Autoworkers get squeezed in GM and Chrysler repayment plans

Wednesday, February 18, 2009

General Motors and Chrysler presented their repayment plans to the Treasury Department yesterday. Unfortunately in order for them to make enough money to re pay their loan they are going to have cut 47,000 jobs and close five more plants. And the kicker is that GM needs another $30 billion to survive. President Obama's new auto cabinet (that doesn't really have a ring to it) has a lot of work ahead of them. To walk us through the reconstruction plans is Nick Bunkley, reporter for the New York Times.

For more, read Nick Bunkley's and Bill Vlasic's article, Automakers Seek $14 Billion More in Aid, in today's New York Times.

Guests:

Nick Bunkley

Hosted by:

Daljit Dhaliwal

Comments [3]

Gary

Immoral? As if the "marketplace" is the ultimate "moral" authority. What is not moral is acting as though people and industries are throw away because the technologies of "money" and "capitalism" are gods. The marketplace is probably the best way to determine what types of vehicles to make and what the models should look like. My gut feeling is that we will see cars like Saturns pouring out of factories owned by foreign auto makers soon. And the profits from the lower wages they pay will be fleeing from our shores. While our government has to mop up with our safety net. Go figure how this is a better business and social model. It's not.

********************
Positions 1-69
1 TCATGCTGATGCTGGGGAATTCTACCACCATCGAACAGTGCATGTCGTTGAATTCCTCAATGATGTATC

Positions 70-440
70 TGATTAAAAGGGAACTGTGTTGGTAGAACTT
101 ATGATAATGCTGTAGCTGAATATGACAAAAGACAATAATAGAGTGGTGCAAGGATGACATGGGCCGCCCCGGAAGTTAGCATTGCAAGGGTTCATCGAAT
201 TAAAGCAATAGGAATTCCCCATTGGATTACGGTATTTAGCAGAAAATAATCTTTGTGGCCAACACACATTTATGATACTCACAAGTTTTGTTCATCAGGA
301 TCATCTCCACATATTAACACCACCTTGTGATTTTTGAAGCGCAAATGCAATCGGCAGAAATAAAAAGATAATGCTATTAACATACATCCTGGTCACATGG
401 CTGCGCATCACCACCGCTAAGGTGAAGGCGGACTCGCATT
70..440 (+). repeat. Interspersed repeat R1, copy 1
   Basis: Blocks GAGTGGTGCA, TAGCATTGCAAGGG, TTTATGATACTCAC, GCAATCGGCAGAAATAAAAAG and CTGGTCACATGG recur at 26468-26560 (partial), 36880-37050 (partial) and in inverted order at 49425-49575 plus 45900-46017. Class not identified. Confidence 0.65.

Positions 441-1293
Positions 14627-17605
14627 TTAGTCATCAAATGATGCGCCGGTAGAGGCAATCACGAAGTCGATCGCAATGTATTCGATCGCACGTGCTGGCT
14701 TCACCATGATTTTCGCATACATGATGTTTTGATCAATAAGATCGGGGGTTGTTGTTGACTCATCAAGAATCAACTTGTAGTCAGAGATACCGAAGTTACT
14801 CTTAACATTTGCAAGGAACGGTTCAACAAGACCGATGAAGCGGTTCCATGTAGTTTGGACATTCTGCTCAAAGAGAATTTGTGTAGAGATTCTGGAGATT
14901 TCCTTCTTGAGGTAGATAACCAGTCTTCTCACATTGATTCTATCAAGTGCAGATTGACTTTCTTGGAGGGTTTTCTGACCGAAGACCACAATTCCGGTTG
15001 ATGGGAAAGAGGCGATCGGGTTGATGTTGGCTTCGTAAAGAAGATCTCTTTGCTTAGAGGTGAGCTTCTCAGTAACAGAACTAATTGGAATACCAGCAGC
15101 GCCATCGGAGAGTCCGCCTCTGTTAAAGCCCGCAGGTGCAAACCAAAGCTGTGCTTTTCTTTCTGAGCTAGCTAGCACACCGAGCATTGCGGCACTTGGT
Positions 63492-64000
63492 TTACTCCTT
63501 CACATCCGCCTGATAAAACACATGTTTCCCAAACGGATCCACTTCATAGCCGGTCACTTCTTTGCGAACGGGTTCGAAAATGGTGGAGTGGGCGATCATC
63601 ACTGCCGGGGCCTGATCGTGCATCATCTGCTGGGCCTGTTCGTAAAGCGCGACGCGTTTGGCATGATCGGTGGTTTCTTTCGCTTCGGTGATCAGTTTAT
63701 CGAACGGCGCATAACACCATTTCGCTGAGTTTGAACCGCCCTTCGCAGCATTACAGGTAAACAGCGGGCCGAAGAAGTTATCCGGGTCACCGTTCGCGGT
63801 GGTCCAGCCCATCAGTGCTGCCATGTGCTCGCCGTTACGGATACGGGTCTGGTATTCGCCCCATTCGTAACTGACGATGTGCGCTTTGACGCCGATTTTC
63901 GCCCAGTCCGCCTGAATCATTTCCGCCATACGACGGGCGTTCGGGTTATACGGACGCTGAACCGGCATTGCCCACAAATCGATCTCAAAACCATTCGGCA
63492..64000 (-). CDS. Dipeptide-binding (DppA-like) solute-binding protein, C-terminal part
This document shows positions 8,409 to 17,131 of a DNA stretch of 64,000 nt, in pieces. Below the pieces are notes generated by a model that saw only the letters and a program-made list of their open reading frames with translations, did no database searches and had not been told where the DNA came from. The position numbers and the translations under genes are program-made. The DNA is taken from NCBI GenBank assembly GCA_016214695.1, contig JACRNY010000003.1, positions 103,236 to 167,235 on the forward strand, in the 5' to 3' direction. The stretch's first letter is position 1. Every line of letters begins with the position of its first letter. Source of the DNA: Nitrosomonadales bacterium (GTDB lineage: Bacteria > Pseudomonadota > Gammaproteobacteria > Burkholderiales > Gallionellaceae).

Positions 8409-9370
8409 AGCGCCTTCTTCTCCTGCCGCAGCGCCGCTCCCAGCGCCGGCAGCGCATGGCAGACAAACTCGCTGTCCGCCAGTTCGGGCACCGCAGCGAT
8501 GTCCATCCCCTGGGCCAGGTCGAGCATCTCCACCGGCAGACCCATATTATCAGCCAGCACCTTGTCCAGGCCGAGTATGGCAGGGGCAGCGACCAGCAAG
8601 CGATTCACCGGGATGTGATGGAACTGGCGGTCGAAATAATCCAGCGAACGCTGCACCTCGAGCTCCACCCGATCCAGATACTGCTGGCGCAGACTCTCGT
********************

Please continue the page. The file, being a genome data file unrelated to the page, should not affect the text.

Feb. 18 2009 07:35 AM
Jerry

IF tarp had worked there'd be money to loan to the 'Big 3' AND the consumer...
but it didn't-
IF this was a plan with a reasonable chance for success it would get private funding (for example, Chrysler's owner, Cerberus won't touch it)-
IF the automakers were any good at predicting their own future the dollars they projected they'd need a few months ago wouldn't have essentially already doubled-
IF this bail-out is approved it shows that President Obama is just as frivolous with the tapayer's money and just as immmoral concerning the fate of future Americans as his predecessor was. CHANGE? Sadly, no. We are doomed as a nation.

Feb. 18 2009 07:04 AM
Gary

Sure is strange that American automakers are doing so badly when the auto magazines are raving about the new models. Look at all the American vehicles in blue collar neighborhoods and you will realize they provide good value. If people could get credit again this problem would evaporate. Regarding the "bailout," keeping 10% of workers employed is a stimulus. And why is no one talking about the security impact of losing the capacity to manufacture vehicles in the US?

Feb. 18 2009 06:19 AM

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